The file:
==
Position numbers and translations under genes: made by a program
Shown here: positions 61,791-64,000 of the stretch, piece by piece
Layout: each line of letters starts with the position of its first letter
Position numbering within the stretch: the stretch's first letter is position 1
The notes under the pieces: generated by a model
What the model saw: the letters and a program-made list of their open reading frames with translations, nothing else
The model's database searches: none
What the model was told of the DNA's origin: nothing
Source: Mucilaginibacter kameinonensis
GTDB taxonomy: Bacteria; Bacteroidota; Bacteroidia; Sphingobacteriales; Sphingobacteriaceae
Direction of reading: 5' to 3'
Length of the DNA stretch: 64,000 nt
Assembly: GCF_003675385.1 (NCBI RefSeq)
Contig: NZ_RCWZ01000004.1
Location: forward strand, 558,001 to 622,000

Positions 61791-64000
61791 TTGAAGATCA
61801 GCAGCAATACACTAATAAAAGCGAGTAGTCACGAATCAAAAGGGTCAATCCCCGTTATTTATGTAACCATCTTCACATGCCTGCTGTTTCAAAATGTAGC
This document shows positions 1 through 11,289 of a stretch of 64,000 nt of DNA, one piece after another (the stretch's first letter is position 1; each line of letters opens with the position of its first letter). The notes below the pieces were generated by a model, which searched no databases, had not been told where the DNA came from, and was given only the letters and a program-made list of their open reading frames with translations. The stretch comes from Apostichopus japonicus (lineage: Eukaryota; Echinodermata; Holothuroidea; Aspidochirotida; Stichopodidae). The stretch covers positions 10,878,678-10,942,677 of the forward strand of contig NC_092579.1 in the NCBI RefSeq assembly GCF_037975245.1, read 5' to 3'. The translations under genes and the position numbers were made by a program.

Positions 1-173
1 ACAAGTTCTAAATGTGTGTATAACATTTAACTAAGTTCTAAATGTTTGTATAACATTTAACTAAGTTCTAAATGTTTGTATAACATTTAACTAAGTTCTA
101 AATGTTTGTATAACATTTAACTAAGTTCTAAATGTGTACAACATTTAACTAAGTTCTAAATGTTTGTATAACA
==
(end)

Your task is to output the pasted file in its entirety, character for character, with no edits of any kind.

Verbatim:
Position numbers and translations under genes: made by a program
Shown here: positions 61,791-64,000 of the stretch, piece by piece
Layout: each line of letters starts with the position of its first letter
Position numbering within the stretch: the stretch's first letter is position 1
The notes under the pieces: generated by a model
What the model saw: the letters and a program-made list of their open reading frames with translations, nothing else
The model's database searches: none
What the model was told of the DNA's origin: nothing
Source: Mucilaginibacter kameinonensis
GTDB taxonomy: Bacteria; Bacteroidota; Bacteroidia; Sphingobacteriales; Sphingobacteriaceae
Direction of reading: 5' to 3'
Length of the DNA stretch: 64,000 nt
Assembly: GCF_003675385.1 (NCBI RefSeq)
Contig: NZ_RCWZ01000004.1
Location: forward strand, 558,001 to 622,000

Positions 61791-64000
61791 TTGAAGATCA
61801 GCAGCAATACACTAATAAAAGCGAGTAGTCACGAATCAAAAGGGTCAATCCCCGTTATTTATGTAACCATCTTCACATGCCTGCTGTTTCAAAATGTAGC
This document shows positions 1 through 11,289 of a stretch of 64,000 nt of DNA, one piece after another (the stretch's first letter is position 1; each line of letters opens with the position of its first letter). The notes below the pieces were generated by a model, which searched no databases, had not been told where the DNA came from, and was given only the letters and a program-made list of their open reading frames with translations. The stretch comes from Apostichopus japonicus (lineage: Eukaryota; Echinodermata; Holothuroidea; Aspidochirotida; Stichopodidae). The stretch covers positions 10,878,678-10,942,677 of the forward strand of contig NC_092579.1 in the NCBI RefSeq assembly GCF_037975245.1, read 5' to 3'. The translations under genes and the position numbers were made by a program.

Positions 1-173
1 ACAAGTTCTAAATGTGTGTATAACATTTAACTAAGTTCTAAATGTTTGTATAACATTTAACTAAGTTCTAAATGTTTGTATAACATTTAACTAAGTTCTA
101 AATGTTTGTATAACATTTAACTAAGTTCTAAATGTGTACAACATTTAACTAAGTTCTAAATGTTTGTATAACA